Bible translation movement shows big progress
‘They like their language, they want to praise God in their language!’
For the Safwa people, the launch of their New Testament was a joyful occasion.
‘When I first came to the Mbeya project in Tanzania in 2007, the team was working with nine languages. Safwa is the last of these languages to launch its New Testament,’ says Katherine O’Donnell, who serves with Wycliffe.
It may have taken longer than the others, but perhaps that’s one of the reasons why the launch celebration of the Safwa New Testament on 23 September was such a joyous event.
That, and as Amani Mwandezi, a Safwa man who has helped the Safwa people to engage with their Scriptures for many years, says: ‘They like their language, they want to praise God in their language!’Katherine continues: ‘There was a sense of great joy at the launch, with lots of singing and dancing and waving of branches! As the procession with the gift-wrapped box of New Testaments moved into the church, the women who were busy preparing food for everyone came with them, waving their big cooking spoons, cooking pots, branches and even tomatoes and onions on sticks! No one wanted to miss this joyful moment!’
One of the features of the launch was the amount of Safwa that was spoken, rather than everything being in the national language, Swahili. Katherine says: ‘It was wonderful to see so much Safwa being used during the service.’
Whenever Safwa was spoken instead of Swahili – and especially when Andrea, a German member of the translation team, gave some of her speech in Safwa – the people’s response was immediate and enthusiastic. It sums up how the Safwa people are excited about their language and are engaging with the Scriptures in their language. After hearing Andrea speak, one Safwa dignitary commented that if a German speaker can learn Safwa then ‘what excuse do we Safwa people have not to learn to use the Scriptures?’
One participant commented about how the translation team made the translation as understandable and inclusive as possible, given that there are six dialects of Safwa and different words are used for the same thing. He noted that the translation brings together all these different dialects by using the word that is most widely understood by all.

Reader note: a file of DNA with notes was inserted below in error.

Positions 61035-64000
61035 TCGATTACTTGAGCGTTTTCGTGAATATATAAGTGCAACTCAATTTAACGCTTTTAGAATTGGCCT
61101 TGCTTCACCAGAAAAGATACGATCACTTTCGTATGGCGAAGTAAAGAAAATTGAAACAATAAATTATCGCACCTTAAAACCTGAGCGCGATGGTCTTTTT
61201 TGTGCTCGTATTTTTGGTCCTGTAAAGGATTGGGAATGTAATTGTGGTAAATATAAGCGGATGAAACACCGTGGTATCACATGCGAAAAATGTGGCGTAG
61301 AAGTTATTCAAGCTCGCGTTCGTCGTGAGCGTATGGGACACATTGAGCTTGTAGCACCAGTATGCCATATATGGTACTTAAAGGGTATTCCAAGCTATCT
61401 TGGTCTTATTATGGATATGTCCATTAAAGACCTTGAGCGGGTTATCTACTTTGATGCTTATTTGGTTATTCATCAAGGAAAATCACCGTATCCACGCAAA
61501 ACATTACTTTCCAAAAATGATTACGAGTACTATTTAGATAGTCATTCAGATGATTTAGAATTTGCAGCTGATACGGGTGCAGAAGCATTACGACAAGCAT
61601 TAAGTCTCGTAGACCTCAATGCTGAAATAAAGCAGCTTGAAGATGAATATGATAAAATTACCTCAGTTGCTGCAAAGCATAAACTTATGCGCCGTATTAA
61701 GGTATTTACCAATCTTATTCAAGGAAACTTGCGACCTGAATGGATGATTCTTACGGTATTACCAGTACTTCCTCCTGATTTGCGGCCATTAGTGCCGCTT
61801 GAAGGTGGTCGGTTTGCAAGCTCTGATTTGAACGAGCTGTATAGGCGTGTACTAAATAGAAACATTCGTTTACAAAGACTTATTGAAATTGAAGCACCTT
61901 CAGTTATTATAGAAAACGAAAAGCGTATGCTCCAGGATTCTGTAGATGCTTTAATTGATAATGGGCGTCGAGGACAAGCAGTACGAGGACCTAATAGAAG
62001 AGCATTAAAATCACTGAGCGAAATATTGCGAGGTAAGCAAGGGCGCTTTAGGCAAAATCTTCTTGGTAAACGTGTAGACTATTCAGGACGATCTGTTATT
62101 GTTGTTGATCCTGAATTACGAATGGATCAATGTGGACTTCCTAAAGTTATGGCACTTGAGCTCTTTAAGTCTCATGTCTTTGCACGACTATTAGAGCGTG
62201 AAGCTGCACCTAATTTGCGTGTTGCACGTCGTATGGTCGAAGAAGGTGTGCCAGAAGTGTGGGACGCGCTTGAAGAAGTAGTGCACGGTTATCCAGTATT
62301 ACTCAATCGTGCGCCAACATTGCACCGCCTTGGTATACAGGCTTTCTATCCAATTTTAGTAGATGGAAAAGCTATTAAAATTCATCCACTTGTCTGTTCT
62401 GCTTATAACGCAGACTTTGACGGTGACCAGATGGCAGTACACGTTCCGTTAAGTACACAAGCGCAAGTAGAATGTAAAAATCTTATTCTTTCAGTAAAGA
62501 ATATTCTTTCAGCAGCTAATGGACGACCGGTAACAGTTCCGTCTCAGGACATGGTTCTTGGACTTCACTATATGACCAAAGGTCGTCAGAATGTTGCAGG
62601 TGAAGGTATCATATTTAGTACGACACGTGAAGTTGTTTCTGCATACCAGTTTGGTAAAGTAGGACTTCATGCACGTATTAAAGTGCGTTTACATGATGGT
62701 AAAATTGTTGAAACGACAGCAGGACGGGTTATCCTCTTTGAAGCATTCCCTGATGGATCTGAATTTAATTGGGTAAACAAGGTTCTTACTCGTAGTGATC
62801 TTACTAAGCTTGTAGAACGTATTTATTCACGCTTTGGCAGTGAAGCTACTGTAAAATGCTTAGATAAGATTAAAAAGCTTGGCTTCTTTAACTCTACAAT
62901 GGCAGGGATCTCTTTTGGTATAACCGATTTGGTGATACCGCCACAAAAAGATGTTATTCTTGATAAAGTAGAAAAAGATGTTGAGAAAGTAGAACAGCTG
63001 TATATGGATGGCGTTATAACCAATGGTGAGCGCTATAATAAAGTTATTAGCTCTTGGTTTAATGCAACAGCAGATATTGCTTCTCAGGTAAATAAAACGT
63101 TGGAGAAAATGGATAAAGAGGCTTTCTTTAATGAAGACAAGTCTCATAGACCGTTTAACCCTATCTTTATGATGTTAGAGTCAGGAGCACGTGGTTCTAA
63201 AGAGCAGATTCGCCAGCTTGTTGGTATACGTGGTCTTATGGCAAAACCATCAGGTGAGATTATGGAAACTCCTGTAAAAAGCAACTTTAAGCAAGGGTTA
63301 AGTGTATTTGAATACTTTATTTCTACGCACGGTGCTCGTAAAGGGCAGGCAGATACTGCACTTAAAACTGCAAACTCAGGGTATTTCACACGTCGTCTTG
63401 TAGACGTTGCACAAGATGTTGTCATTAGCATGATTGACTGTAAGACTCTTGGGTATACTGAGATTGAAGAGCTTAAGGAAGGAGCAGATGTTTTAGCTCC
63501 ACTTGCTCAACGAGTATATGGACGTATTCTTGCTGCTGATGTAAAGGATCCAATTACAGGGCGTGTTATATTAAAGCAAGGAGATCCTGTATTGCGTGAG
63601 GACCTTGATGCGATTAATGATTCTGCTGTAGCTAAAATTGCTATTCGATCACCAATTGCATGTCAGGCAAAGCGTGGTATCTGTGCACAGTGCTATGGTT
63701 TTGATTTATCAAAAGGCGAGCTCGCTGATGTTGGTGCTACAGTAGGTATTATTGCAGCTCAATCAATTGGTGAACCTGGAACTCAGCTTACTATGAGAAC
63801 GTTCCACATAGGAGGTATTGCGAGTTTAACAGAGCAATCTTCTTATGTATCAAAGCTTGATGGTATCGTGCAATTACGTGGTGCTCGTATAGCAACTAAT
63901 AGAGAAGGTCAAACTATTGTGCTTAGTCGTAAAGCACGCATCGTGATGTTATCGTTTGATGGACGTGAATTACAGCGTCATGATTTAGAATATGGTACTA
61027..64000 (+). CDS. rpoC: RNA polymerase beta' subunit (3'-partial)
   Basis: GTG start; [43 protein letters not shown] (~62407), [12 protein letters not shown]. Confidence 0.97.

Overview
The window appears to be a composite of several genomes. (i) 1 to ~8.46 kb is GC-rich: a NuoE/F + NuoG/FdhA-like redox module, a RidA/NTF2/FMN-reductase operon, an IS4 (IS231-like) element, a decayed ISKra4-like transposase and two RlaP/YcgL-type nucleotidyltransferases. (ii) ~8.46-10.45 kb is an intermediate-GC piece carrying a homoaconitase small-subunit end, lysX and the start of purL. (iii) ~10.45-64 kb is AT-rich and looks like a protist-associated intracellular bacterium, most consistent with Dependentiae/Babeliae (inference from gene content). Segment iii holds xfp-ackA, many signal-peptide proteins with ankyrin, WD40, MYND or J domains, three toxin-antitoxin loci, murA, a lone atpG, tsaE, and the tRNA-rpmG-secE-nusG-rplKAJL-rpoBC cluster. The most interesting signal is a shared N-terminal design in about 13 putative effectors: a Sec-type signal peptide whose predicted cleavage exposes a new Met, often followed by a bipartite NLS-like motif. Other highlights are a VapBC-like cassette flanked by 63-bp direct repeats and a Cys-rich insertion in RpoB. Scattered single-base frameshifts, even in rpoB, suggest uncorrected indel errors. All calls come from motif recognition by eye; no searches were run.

That comment harked back to the very beginning of the project – and the good reason why it lagged behind the other translations. Hazel Gray explains: ‘We had a tricky dialect situation to deal with before we could get going. I’ve just looked up some old updates to remind myself of the story. One from 15 years ago caught my eye in particular. It was written after we had a meeting to decide which dialect to use. It says: “The committee members very graciously gave us their blessing to choose a dialect based on our research. Hopefully this will mean that the work we do will be accepted by all the Safwa, regardless of the dialect they speak. I’m very excited about the future for the Safwa translation. It will be a while before Safwa can catch up to the other languages in the project, but we have a good foundation now and the way ahead looks brighter.”’
The good news is that the Safwa New Testament is indeed being accepted by the Safwa – in fact, not just accepted but fully embraced.Amani says, ‘The Safwa New Testament will be very important for our people. When they read the Bible in Safwa they will understand and their lives can be changed. It touches their hearts. Swahili can be difficult, but Safwa is easy to read.’Amani also recalls a comment made by a participant in a recent workshop, who said: ‘I have always read in Swahili, and I thought that reading Safwa would be difficult. But after holding a Safwa book in this workshop and learning to read, I want to put my Swahili Bible to one side and just read Safwa as it is my language!’ This person duly bought a Safwa New Testament.
During the launch service, Lawi Mwasovye, one of the Safwa translators, showed people how vital it is to have the Scriptures in Safwa by asking someone to read Matthew 23:5 in Swahili. The verse contains a couple of Swahili words that are commonly misunderstood. One of them is ‘hirizi’, which is usually used in Swahili to mean a kind of lucky charm that someone might wear on their body, but in this verse it is referring to phylacteries! Lawi then read the verse from the Safwa New Testament, where the Safwa word makes it clear that it is talking about a Pharisee wearing a phylactery.
Source: Wycliffe UK